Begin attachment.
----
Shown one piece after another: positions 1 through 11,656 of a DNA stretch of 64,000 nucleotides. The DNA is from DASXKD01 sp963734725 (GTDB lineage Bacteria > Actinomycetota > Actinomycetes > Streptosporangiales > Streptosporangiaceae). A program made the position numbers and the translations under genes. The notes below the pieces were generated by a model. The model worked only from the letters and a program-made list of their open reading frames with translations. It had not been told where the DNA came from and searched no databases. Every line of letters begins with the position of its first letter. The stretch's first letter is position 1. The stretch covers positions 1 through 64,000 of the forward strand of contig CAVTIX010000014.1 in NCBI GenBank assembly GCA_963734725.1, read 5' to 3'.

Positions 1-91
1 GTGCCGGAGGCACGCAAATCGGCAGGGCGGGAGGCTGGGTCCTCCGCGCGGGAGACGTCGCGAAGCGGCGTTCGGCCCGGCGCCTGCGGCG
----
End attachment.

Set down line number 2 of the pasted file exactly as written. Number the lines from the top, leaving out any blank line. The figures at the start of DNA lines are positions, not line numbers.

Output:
Positions 1-91